Al Burch, AFDF Board Member # 1
…Decades of service and sage advice
“Here’s the Marigold, our first commercial shrimp boat,” says Al Burch, taking a stroll down Memory Lane in his Kodiak office, cluttered with all manner of memorabilia. “It was built in 1898 as a sailing yacht. It was owned by Rex Beach (author of The Silver Horde) at one time, and silent film actress Clara Bow. When we bought it, we converted to one of the first shrimp boats. That had to be 1959. Eventually we had the Marigold, the Celtic, the Endeavor and the Vida.”
“But the old Marigold, everything on her was done by hand. No hydraulics whatsoever…chain drive. You’d split the tow with a gypsy (deck winch) and haul over the side. There was lots and lots of handwork, and lots of hours. Everything had to be washed first. You’d pick out the scrap fish and then put the shrimp in the hold, shovel by shovel for three cents a pound.”
Clara Bow may have been a silent actress, but Al Burch, a founding board member of the Alaska Fisheries Development Foundation has rarely been silent during a fishing and fish “politicking” career that has spanned more than half a century. Starting as a shrimp dragger in Seward with his brother Oral in 1959, Burch was an innovator by necessity. Testifying before the U.S. House Subcommittee on Fisheries Conservation and Wildlife and Oceans in May of 1999, Burch noted, “During those early years we did whatever we could to keep the boat busy: a little crab, shrimp, salmon, halibut, charters, seals and sea lion reduction. In those days there was a bounty on harbor seals and the bounty helped put food on the table.”
Al first came to Alaska in 1946 at the age of 10. His brother Oral had been stationed in Alaska during WWII and took his discharge there. Oral convinced his mother to bring his brothers Al and Bill up from Montana to see what Alaska was all about. They moved up to Seward permanently in 1954, after Al’s father passed away. Al graduated from high school in Seward in 1955, and the town was his home and homeport until Mother Nature rearranged the landscape.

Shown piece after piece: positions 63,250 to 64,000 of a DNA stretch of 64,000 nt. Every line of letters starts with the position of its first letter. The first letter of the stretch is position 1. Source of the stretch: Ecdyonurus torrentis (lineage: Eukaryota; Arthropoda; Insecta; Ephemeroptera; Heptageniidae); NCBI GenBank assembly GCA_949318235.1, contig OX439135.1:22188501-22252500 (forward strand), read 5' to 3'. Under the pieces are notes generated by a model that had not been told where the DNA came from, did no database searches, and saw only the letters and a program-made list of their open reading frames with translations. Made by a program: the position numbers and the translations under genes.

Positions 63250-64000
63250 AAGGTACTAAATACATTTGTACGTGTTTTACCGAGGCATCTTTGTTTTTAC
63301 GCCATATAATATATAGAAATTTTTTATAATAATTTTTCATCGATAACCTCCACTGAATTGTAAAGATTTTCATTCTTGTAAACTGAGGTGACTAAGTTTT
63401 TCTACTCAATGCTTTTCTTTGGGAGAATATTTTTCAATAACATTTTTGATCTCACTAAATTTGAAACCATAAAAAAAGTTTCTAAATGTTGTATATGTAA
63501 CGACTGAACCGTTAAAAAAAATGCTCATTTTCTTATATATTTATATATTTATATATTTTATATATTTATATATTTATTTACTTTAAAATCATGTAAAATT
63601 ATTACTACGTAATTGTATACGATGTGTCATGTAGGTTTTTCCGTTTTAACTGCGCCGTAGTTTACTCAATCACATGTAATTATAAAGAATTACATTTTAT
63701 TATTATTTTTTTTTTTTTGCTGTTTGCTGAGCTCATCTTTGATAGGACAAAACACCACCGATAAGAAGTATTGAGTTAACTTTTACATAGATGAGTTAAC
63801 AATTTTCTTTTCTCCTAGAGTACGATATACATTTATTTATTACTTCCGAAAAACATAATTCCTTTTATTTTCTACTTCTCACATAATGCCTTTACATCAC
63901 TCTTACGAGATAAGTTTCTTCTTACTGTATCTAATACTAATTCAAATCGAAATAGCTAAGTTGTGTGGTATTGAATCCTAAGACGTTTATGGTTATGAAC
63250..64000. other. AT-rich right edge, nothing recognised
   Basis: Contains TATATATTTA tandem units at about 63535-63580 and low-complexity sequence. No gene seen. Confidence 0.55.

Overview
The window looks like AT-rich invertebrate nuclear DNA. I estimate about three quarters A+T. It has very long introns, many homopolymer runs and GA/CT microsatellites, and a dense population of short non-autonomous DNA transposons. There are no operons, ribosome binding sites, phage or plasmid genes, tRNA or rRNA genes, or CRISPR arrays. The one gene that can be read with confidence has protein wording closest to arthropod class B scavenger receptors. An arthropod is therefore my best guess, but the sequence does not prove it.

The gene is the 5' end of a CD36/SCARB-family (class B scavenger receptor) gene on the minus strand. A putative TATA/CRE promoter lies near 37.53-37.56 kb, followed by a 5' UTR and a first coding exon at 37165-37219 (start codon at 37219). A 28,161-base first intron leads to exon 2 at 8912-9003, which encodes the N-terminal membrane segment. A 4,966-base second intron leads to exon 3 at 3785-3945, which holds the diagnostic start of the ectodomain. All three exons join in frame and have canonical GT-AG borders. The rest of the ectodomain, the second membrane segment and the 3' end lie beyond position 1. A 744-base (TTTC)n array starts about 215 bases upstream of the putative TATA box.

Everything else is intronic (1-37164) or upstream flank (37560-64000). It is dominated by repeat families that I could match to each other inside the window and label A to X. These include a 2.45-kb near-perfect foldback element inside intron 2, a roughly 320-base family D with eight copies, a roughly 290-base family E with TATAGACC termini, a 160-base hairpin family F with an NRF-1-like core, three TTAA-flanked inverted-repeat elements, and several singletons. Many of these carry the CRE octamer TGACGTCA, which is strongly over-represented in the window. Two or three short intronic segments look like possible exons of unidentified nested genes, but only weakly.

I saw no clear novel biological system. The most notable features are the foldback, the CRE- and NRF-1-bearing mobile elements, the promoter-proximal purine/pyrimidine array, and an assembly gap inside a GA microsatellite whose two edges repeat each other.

The earthquake of ’64 destroyed the Celtic and his operation in Seward, and he moved to Kodiak. During the next decade, the local shrimp and crab fisheries declined below harvestable levels, and the federal bounty on seals was buried deep in the history books. But as shrimp were tailing off, cod and pollock began showing up in the nets as the ocean temperature warmed and groundfish stocks increased dramatically. So Al and Oral rolled with the tide, and outfitted two draggers, the Dusk and the Dawn to pioneer the local trawl fisheries.
At the same time he was working the gear, Al was working the Alaska Congressional delegation to fight for and implement the Magnuson-Stevens Act of 1976 and move the foreign fleets beyond the 200-mile EEZ. He fished joint ventures, delivering to foreign floating processors during the transition to Americanization, but he’s always remained true to the Kodiak community, supporting the local shorebased trawl fleet through the Alaska Draggers Association (now the Alaska Whitefish Trawlers Association) and working to develop the capacity of shorebased operations to process groundfish and surimi and to develop what was once considered “fish waste” into valuable by-products. That was the genesis of AFDF, working to prove that Americans could catch and process groundfish in order to wrestle a portion of the allocation away from foreign entities.
“We started holding meetings in 1977,” Burch recalled. ” We incorporated in May of 1978, and by the end of June we received $1.45 million from S-K.”
With the help of that federal Saltonstall-Kennedy funding, Al and AFDF brought in the first Baader 182 filleting machine and opened the door to for pollock and surimi processing on Alaskan soil.
In addition to being a founding member of the AFDF board, Al served as a member of the North Pacific Fishery Management Council’s Advisor Panel for 30 years.
Inducted into the United Fishermen of Alaska’s Seafood Hall of Fame in 2009, Al said, “It was great. I’ve been working for the fisheries for 35 years now, and you never know if people understand or care what you’re doing.”
Still sitting on the AFDF board and working to improve technology and understanding in the Alaska commercial fishing industry, Al Burch can be certain that a lot of folks understand his grit, determination and vision. And it’s a safe bet they care about Al, too.
–Submitted by John van Amerongen, Trident Seafoods